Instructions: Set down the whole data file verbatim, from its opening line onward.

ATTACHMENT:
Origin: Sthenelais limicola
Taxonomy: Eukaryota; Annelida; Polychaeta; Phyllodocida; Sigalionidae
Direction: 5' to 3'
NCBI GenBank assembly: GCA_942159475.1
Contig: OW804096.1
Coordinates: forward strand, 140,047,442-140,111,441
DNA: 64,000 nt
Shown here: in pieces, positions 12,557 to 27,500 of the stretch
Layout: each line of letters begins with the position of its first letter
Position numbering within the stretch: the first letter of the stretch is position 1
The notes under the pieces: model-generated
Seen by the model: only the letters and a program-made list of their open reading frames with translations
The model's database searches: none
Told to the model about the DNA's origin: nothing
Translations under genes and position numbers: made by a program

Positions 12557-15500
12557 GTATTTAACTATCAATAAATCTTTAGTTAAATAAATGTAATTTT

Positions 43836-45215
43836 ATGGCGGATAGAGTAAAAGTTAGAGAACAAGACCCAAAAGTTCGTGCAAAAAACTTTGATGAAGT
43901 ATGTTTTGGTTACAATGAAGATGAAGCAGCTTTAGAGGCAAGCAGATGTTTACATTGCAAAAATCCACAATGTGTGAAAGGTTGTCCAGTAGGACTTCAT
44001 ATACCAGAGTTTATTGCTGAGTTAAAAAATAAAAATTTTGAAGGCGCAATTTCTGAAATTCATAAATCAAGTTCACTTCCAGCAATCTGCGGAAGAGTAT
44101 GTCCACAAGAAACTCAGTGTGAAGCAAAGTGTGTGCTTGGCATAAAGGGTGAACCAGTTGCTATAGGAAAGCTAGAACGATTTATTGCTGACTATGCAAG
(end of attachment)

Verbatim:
Origin: Sthenelais limicola
Taxonomy: Eukaryota; Annelida; Polychaeta; Phyllodocida; Sigalionidae
Direction: 5' to 3'
NCBI GenBank assembly: GCA_942159475.1
Contig: OW804096.1
Coordinates: forward strand, 140,047,442-140,111,441
DNA: 64,000 nt
Shown here: in pieces, positions 12,557 to 27,500 of the stretch
Layout: each line of letters begins with the position of its first letter
Position numbering within the stretch: the first letter of the stretch is position 1
The notes under the pieces: model-generated
Seen by the model: only the letters and a program-made list of their open reading frames with translations
The model's database searches: none
Told to the model about the DNA's origin: nothing
Translations under genes and position numbers: made by a program

Positions 12557-15500
12557 GTATTTAACTATCAATAAATCTTTAGTTAAATAAATGTAATTTT

Positions 43836-45215
43836 ATGGCGGATAGAGTAAAAGTTAGAGAACAAGACCCAAAAGTTCGTGCAAAAAACTTTGATGAAGT
43901 ATGTTTTGGTTACAATGAAGATGAAGCAGCTTTAGAGGCAAGCAGATGTTTACATTGCAAAAATCCACAATGTGTGAAAGGTTGTCCAGTAGGACTTCAT
44001 ATACCAGAGTTTATTGCTGAGTTAAAAAATAAAAATTTTGAAGGCGCAATTTCTGAAATTCATAAATCAAGTTCACTTCCAGCAATCTGCGGAAGAGTAT
44101 GTCCACAAGAAACTCAGTGTGAAGCAAAGTGTGTGCTTGGCATAAAGGGTGAACCAGTTGCTATAGGAAAGCTAGAACGATTTATTGCTGACTATGCAAG